Thursday, June 23, 2011

Folk Art

We're not quite sure how to define folk art.  It is one of those things we seem to know when we see it but it is hard to define.  Mostly we think of folk art as objects that were made, created or painted for the pleasure of it and not for commercial purposes when initially created.  Much of the older folk art we are drawn too seems to have been made to decorate a home or office.  

This contemporary example of folk art is a timely example for 4th of July.  Our dear friend John Bush carved this Uncle Sam whirligig.  We just love it!

Rick's Great Great Grandmother was a painter.  Her name was Mary Emery Rick and she painted, like most folk art artists of the late 1800s, on what ever she could find.  This charming painting was done on a shortening can lid.

Here is another shortening can lid painting she did and is in Rick's family collection.

Mary Emery Rick also painted a picture of her favorite bird that used to sing outside her kitchen window in Southern California.  She used a slice of the orange tree that grew at her home that the bird used to perch on.  We can only imagine that its beautiful song brought her joy as she did her kitchen chores.  It certainly moved her enough to paint it and pass it on to future generations to enjoy.

We have no idea who painted this simple primitive winter painting of a fox stalking a rabbit.  It sure serves as a good example of what we like and find charming.

We love folk art.

Wednesday, June 15, 2011

You shouldn't judge a book by its cover

We were walking through our Mall the other day when we began to notice book covers.  Some of them are incredible and seem a bit spicy for the time periods they were published.  We thought we would share a few of them today!

This cover of "Thrilling Wonder Stories"  looks great on the wall.  It was published during World War 2 and originally cost 15 cents.  It certainly must have caught the eye then when passing by.

This Cherry Ames novel was printed in 1953!  Who could've known that a Dude Ranch would need a Nurse?

A collection of Erle Stanley Gardner books caught our eye.  Mr. Gardner wrote those great Perry Mason books and this cover was done in 1944!

"The Case of the Half-Wakened Wife" was published in 1945!  Another great cover.

This next one is also from 1945.  For some reason it reminds me of my Mom when putting on her lipstick.  She would leave blots of her lips on tissue around the house.  It was one way of tracking her.

We wonder what Della thought of the "Angry Mourner" from 1951?

We need to quote from "The Case of the Borrowed Brunette."  It certainly reflects what men thought at the time apparently.  "Mathematically Eva Martell was perfect:  her height was five feet four and one-half inches, her weight one hundred and eleven, her waist twenty-four, her bust thirty-two."  This was published in 1946 and it must've been a best seller.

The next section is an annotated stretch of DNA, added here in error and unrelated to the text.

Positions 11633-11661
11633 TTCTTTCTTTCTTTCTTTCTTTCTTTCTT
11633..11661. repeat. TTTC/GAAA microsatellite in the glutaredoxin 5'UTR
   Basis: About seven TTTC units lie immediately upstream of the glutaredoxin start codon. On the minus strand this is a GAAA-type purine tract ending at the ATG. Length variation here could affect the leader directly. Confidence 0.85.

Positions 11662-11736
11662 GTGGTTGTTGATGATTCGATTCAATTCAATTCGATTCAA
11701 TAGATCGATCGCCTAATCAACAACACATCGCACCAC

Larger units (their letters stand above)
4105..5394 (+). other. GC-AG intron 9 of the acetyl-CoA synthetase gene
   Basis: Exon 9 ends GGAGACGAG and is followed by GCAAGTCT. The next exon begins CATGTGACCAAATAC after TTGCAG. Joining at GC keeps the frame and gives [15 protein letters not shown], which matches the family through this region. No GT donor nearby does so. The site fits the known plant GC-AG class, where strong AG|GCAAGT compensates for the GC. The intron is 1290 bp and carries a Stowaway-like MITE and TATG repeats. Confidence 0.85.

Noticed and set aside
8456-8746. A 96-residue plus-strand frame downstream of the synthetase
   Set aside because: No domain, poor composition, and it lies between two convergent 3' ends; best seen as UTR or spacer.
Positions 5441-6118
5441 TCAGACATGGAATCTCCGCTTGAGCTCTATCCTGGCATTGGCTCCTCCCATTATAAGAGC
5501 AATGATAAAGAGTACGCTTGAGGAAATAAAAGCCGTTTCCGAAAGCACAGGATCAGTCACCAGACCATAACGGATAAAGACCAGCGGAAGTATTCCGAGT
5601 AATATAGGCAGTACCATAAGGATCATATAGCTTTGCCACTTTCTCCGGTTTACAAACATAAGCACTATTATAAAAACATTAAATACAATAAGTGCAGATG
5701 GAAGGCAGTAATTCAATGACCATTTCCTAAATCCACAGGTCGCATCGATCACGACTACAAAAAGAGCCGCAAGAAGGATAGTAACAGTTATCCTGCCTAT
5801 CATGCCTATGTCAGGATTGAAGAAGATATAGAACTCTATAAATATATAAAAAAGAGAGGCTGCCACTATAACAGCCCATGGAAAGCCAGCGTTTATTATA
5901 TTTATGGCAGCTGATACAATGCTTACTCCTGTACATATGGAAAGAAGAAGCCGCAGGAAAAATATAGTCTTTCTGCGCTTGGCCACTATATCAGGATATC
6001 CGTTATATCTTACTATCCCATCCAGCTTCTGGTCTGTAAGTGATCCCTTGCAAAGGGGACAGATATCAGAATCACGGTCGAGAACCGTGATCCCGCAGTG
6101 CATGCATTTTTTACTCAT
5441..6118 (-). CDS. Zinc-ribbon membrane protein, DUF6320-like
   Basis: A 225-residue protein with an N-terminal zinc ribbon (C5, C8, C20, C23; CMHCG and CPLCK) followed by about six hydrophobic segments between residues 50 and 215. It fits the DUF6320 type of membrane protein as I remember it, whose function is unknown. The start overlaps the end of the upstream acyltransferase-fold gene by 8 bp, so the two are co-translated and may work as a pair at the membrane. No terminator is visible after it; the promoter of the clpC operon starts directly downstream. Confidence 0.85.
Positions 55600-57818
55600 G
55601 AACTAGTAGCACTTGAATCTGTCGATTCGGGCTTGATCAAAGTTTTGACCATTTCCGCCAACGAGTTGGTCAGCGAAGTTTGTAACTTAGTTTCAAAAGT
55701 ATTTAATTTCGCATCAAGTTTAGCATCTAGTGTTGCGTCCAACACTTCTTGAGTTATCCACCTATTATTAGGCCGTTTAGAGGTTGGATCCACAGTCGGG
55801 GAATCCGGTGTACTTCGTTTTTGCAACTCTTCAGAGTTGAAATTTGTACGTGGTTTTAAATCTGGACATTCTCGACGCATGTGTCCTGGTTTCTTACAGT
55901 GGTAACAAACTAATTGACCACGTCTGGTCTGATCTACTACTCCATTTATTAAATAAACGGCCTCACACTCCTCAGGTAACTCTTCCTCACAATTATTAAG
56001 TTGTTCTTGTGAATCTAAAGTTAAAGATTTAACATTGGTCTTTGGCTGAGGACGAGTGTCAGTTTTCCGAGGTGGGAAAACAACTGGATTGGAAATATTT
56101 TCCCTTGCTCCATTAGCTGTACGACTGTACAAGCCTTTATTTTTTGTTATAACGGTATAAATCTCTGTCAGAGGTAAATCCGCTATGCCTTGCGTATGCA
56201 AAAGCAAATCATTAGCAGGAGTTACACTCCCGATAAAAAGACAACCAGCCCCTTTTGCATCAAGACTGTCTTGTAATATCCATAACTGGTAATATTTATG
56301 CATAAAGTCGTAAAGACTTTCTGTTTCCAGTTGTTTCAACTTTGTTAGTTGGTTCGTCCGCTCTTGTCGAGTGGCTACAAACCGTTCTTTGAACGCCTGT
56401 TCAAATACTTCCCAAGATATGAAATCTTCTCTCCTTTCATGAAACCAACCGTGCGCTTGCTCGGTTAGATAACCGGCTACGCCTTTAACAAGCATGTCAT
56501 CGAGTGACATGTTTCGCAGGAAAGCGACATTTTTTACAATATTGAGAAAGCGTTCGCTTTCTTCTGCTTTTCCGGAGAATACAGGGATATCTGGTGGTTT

We don't know about the contents of the books but the cover art is wonderful.  In a way we have judged a book from its cover.  This is fun art, a great collection and they would look great on a wall or just sitting on a table.  We hope you enjoyed them as much as we did.

Monday, June 13, 2011


Not long ago we wrote about Rick finding his Great Grandmother's checkers tucked away inside a small cloth bag.   This morning Rick was walking through our antique mall when he spotted a box that piqued his interest.  

The red and white box certainly had some age.  On the side of the box is the logo of the manufacturer which was Halsam.  Halsam was established in 1917.  Sam, Sr. invented the high-speed rotary printing press still used by most newspapers today.  The company also was well known for making wood block toys.  But we are getting off topic here a bit.  Rick was anxious to open the box and see what was inside.

Yes, there they were!  A box of checkers just like his Great Grandmother's that he had played with all those years ago.  SCORE!  This might make a nice gift for Rick's sister someday.  Don't tell her!

You never know what you might find when you are walking through
 the Little Antique Mall.  
But right now it's time for a game of checkers!

Monday, June 6, 2011

At work today

I am trying to see if I can really post to our blog from my phone so this is an experiment. Look at this odd monkey sitting on books in Barb's booth!

- Posted using BlogPress from my iPhone

Wednesday, June 1, 2011

Rhody Trekking

May and early June is a beautiful time on the Central Oregon Coast.  It is the season of Rhododendrons and the blooms are now peaking.  It is time to go Rhody Trekking!  So we grabbed our favorite coffee cup and out the door we go.

Yes, that is Rick's Star Trek coffee cup.  We'll do a blog on Star Trek collectibles sometime but today is about Rhododendrons!

Rhododendrons grow practically wild here.  In fact there is a wild variety that is a bright pink.  Rhododendrons are an evergreen and have wide leathery green leaves.

Rhododendrons can grow quite large and when blooming offer a spectacular display of color.

They are a hardy plant and once planted only a little maintenance is required.  This one is Dan's favorite variety and it is called Lems Monarch.

I had to take a picture of this bloom.   It was so beautiful and lilac in color.  It almost looks like an orchid.

I love Rhody Trekking.  Cutler City, which is the southern most neighborhood of Lincoln City, was once known around the state for its lush Rhododendrons.

Since we're going to be blogging now I really need to take some lessons in photography.  This next picture, taken with an iPhone, doesn't do this Rhododendron justice.  It is massive, old and a stately Rhododendron just a few blocks away from our home.  It really should be protected asset of the community.

Rhododendrons are every where here.  We hope you will take a moment and go out Rhody Trekking!  You won't be disappointed!